Examples of conditions we manage in the school setting are:

  • Asthma (I had 65 students last year who kept inhalers in the clinic, and many more who have them at home)
  • ADHD (I administer several of these medications during the school day, and many more take them at home)
  • Type I Diabetes (These students are insulin-dependent and may need daily shots or have insulin pumps)
  • Seizure disorders (Including Cerebral Palsy and epilepsy)
  • Psychiatric disorders (Even young children are diagnosed with Bipolar Disorder and others)
  • Bleeding disorders (Various types of hemophilia – these students are prone to easy bleeding even with minor injuries on the playground)

I see about 80 kids a day.  Yes, 80.  In a 7-hour period.  Their ages range from 3-11 years.  Kids come to the clinic for the above reasons, and also the basic bumps/bruises and tummy aches that come along with the school day.  I have tended to many broken bones, head injuries, some seizures, and even a car accident in our school parking lot.  I also perform screenings of hundreds of students throughout the year for Vision/Hearing, Scoliosis and more.

This past week I got my clinic set up – all rooms are cleaned and dismantled over the summer.

box of supplies

Some of my meager supplies provided by the school district

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Tongue depressors, Ace wraps, bandage tape, wrist splints, slings

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Bandage tape, rolled gauze

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Cut-to-fit finger splints – can you say Jammed Fingers?

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Sewing kit (I have used this for clothing, shoes, and glasses believe it or not) and a Glasses Repair Kit – Yes the nurse can do that.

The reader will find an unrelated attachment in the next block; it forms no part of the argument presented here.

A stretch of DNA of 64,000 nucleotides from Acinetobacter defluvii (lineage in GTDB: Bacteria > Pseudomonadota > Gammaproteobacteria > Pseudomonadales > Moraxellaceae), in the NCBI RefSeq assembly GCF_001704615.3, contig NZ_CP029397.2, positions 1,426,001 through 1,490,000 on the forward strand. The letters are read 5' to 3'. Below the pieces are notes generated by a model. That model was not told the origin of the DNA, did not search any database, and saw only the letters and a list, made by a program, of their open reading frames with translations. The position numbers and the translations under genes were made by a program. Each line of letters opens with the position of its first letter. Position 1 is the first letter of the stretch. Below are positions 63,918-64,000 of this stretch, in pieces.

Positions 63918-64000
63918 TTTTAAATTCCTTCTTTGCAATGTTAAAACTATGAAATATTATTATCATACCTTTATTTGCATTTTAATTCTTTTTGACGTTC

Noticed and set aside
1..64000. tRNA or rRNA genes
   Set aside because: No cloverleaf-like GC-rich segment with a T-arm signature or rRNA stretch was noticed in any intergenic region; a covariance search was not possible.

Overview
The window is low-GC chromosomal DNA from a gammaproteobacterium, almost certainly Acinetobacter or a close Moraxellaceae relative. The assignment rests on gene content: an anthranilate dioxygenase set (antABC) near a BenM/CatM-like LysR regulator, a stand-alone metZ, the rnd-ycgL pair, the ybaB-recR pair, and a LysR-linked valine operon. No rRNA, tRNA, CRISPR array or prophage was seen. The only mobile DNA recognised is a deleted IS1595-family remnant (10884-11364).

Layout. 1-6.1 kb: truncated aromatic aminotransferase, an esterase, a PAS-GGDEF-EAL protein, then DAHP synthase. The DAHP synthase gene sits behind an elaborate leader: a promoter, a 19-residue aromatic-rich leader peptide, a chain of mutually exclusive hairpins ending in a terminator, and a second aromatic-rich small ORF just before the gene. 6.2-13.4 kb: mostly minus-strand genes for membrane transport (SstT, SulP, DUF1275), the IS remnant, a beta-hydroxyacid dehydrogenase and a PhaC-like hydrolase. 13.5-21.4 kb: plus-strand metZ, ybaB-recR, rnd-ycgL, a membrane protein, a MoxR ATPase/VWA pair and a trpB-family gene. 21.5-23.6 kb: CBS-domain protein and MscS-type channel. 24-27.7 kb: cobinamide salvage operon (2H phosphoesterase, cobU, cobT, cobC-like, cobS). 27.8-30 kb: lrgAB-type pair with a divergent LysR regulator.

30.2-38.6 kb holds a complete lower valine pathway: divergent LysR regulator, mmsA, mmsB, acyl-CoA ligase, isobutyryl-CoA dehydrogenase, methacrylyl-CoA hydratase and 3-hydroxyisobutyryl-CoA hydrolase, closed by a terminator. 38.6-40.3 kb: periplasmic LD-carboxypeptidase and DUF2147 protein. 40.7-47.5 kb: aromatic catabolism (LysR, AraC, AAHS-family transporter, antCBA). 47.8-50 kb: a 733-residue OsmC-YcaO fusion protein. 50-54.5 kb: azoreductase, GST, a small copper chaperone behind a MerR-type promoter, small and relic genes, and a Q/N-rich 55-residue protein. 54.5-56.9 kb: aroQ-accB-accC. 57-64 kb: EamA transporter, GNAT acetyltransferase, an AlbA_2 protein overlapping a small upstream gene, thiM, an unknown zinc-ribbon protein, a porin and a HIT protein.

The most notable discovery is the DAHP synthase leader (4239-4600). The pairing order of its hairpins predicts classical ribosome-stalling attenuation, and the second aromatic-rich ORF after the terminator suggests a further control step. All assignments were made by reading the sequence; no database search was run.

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Canisters for gauze, bandaids, and eye pads

Most of our teachers are seasoned – experienced in dealing with the various accidents and illnesses of their students.  But I like to give out a little tip sheet for the new teachers, and as a reminder/refresher for the rest:

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May I Go To The Nurse?

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Bandaids and Clinic Passes

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Kits to Begin the Year!

I want my clinic to be a comfortable place but not too FUN – some students seem to gravitate to the clinic to get out of class, or just as a diversion.

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One of Two Plastic, Wipeable Cots

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Cute Animal Posters to Cover the Blank Boring Wall

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View From My Desk – The Second Cot, My Sink, and the Front Office

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Crayons for the little ones (and sometimes the big ones) who need to be occupied while waiting for their parents to come

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My desk – I’m usually not sitting at it.

These signs have some of my most favorite School Nurse sayings:

  • School Nurses Care for Kids
  • Every Child Deserves a School Nurse
  • Healthy Children Learn Better – School Nurses Make it Happen

And that I do!  I am ready to receive all who walk through my door this year.